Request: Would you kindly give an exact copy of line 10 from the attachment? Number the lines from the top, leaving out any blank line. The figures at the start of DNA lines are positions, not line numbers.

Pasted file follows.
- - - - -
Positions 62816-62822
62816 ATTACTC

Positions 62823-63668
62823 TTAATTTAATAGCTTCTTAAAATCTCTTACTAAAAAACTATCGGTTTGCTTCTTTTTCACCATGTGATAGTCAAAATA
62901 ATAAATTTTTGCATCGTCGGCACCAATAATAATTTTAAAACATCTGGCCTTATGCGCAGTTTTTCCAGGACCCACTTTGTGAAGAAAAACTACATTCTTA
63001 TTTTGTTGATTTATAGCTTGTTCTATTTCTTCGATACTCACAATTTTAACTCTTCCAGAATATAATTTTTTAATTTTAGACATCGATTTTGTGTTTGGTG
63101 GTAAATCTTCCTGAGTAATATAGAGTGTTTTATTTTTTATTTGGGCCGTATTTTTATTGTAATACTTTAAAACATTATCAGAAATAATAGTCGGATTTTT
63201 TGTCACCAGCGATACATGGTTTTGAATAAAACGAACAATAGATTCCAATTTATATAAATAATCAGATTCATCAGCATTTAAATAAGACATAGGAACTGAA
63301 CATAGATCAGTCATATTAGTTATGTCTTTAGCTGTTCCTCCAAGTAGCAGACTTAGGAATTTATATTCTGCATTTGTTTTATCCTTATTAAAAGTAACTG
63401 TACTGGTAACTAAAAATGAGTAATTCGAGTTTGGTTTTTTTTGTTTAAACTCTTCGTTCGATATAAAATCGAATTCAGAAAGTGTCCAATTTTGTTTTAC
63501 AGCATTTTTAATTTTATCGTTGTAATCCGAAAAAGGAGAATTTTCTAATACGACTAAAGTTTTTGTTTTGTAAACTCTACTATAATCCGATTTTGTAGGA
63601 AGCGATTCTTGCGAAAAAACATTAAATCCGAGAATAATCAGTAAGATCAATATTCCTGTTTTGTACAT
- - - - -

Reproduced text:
63401 TACTGGTAACTAAAAATGAGTAATTCGAGTTTGGTTTTTTTTGTTTAAACTCTTCGTTCGATATAAAATCGAATTCAGAAAGTGTCCAATTTTGTTTTAC